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borusa
Wed, May 16, 2018, 4:17pm (UTC -5)
Re: TNG S4: The Drumhead

I remember feeling very uncomfortable when first watching this and rightly so.
This is a super episode, ably assisted by a star turn from the venerable Jean Simmons.
I agree with the comments about the 'I've broken stronger men than you!' meltdown in the last reel but as someone said it was a necessary dramatic development.
TNG at its best in my view.
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borusa
Thu, May 10, 2018, 3:38pm (UTC -5)
Re: TNG S4: Qpid

Agree with the comments on the sexism with the females breaking pots on heads-I guess they were trying to swash a buckle.
Patrick Stewart looked ridiculous in that daft Errol Flynn outfit although poor Michael Dorn took the award for idiotic costume.

I loved the mandolin smashing and inadvertent shooting of Data moments but these were nowhere near enough to save this abysmal mess.
Unlike one of the commentators above I generally love the Q episodes but John de Lancie looks like he knows this is a huge mistake throughout.

3 wormholes from me and a never do that again.
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borusa
Wed, May 2, 2018, 4:16pm (UTC -5)
Re: TNG S4: The Nth Degree

I remembered seeing this one first time round and liking it .

Barclay becomes a wonderful cross between Hal and Gary Mitchell and I concur with the wish to believe his subsequent contributions to communicating with Voyager in the Delta Quadrant are possible because of residual improvements by the dotty aliens.
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borusa
Wed, Apr 25, 2018, 4:02pm (UTC -5)
Re: TNG S4: Identity Crisis

I remember seeing this first time around and finding the body horror theme pretty creepy.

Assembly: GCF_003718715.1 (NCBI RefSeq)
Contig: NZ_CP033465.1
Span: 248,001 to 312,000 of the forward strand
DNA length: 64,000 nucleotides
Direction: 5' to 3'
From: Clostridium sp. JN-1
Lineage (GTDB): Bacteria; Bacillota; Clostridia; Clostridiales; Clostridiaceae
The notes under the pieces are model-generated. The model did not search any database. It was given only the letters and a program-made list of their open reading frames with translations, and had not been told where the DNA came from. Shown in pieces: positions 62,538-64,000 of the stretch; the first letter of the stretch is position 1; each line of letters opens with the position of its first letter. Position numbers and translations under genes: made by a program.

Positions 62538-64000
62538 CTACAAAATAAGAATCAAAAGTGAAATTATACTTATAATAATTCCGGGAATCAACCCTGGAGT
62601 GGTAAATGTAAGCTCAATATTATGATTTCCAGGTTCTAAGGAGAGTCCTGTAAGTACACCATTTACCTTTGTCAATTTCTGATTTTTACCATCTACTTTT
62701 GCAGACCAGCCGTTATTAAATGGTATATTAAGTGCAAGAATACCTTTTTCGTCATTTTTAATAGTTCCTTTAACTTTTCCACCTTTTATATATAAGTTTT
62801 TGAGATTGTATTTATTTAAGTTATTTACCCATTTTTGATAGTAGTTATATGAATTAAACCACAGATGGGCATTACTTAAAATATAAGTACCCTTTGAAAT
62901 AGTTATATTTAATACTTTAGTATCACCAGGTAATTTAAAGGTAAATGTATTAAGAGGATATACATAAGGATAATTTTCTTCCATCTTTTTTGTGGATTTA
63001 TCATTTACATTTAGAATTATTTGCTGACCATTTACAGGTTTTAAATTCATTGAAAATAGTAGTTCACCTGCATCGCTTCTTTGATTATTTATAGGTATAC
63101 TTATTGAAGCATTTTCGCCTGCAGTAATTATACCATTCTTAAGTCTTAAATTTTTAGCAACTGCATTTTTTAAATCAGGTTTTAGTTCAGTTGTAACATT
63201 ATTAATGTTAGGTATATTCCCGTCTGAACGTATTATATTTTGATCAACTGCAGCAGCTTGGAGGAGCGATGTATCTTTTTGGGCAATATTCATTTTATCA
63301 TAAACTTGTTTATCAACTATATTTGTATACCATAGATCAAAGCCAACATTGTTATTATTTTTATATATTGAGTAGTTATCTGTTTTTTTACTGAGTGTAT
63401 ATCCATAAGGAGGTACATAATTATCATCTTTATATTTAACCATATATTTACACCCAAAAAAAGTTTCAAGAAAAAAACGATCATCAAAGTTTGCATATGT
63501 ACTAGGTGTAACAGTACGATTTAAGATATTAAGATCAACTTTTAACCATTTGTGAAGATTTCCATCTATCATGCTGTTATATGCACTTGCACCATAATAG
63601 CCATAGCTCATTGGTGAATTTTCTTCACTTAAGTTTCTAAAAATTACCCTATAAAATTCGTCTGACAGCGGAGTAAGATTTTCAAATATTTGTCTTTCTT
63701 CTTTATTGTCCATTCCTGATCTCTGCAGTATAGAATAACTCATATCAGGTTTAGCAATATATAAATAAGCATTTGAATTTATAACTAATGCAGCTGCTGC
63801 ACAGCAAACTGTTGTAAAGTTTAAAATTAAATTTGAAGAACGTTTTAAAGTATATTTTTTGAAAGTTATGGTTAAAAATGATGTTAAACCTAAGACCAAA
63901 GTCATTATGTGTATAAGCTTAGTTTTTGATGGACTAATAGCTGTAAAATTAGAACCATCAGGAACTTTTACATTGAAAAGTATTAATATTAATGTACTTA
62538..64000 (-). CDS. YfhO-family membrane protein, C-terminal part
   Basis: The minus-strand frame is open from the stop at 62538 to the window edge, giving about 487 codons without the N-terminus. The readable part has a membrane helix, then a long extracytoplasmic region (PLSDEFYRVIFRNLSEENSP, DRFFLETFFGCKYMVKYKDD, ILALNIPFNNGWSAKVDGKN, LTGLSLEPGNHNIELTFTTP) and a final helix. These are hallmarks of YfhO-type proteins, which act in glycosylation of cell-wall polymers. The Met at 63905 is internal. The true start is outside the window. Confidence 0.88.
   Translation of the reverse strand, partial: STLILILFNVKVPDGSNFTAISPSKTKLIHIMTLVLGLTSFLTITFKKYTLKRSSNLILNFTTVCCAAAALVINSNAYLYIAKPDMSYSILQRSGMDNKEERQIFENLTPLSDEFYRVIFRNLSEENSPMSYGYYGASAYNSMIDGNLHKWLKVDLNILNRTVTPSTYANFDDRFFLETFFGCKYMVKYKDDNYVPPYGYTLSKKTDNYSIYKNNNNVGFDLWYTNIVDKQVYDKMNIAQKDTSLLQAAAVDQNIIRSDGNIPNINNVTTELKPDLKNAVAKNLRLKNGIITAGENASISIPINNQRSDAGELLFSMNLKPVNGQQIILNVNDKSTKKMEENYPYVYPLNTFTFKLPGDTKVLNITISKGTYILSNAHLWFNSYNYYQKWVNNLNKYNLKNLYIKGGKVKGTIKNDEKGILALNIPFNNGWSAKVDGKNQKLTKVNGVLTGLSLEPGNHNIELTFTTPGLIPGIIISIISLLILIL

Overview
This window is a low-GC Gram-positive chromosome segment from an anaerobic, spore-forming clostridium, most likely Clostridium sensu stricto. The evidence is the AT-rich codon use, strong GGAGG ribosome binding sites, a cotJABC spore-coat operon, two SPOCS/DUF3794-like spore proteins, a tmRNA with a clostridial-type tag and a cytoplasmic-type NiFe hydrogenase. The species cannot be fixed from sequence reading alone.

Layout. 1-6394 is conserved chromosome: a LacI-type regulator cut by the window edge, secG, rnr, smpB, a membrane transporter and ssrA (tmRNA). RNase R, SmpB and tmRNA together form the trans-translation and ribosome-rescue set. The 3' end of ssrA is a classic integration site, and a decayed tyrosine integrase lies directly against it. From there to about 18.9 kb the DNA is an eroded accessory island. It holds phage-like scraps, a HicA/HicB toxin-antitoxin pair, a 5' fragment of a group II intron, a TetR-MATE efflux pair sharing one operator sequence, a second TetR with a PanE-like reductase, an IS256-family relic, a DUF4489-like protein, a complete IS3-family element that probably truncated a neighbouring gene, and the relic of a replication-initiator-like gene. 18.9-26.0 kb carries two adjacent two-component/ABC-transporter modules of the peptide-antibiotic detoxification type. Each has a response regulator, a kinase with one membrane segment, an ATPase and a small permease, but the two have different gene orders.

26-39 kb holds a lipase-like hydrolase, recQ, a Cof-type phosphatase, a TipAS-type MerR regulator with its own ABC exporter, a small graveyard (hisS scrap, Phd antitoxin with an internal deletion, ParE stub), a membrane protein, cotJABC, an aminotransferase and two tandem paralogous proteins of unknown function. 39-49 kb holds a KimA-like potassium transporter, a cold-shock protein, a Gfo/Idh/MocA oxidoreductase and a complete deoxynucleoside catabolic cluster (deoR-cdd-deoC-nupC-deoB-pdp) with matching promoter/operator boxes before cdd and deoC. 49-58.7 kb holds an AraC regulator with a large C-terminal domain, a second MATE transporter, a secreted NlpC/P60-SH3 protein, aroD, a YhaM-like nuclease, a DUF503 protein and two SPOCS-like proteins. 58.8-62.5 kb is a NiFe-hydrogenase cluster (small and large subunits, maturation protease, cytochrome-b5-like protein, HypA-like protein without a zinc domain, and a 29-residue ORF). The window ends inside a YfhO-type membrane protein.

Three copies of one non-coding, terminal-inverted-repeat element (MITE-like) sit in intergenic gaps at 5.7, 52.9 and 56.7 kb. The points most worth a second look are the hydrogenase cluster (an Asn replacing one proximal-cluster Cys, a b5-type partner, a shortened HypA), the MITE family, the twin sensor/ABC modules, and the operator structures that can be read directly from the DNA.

I think I would hand back my tricorder if all it takes to identify the aliens is UV lights and my scanner cannot detect them.
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borusa
Wed, Apr 18, 2018, 4:31pm (UTC -5)
Re: TNG S4: Night Terrors

There were some really creepy scenes-Riker thinking something was in his room and the morgue scene-which equalled some of Kubrick's work in The Shining.
Unfortunately I share the views about Super Troi flying through a green cloud yelling 'Where are you?'
I thought all she was supposed to do was yell;'Now!'

Not so sure that I would object to the one moon bit for a hydrogen atom-as the aliens are probably not supposed to be versed in our language but then again they are telepathic.

I think this was an ok episode.
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borusa
Wed, Apr 11, 2018, 2:24pm (UTC -5)
Re: TNG S4: Galaxy's Child

I guess that the writers assume that the audience is composed of their impression of teenage boys who have limited exposure to women so maybe Geordi's crass and, frankly, offensively creepy behaviour is supposed to meet the audience demographic.

Or, possibly, the audience in 1990 was not attuned to sexual harassement issues to the degree we are now.

Then again there are plenty of other , more recent, examples of obtuse sexual unawareness outside Star Trek-Attack of the Clones being a prime case.

It is just a huge cringe fest and if I was Leah Brahms I would be getting the hell away from that creepy stalker guy.

Space baby plot-yawn ( apart from Picard 's reaction to killing the mother).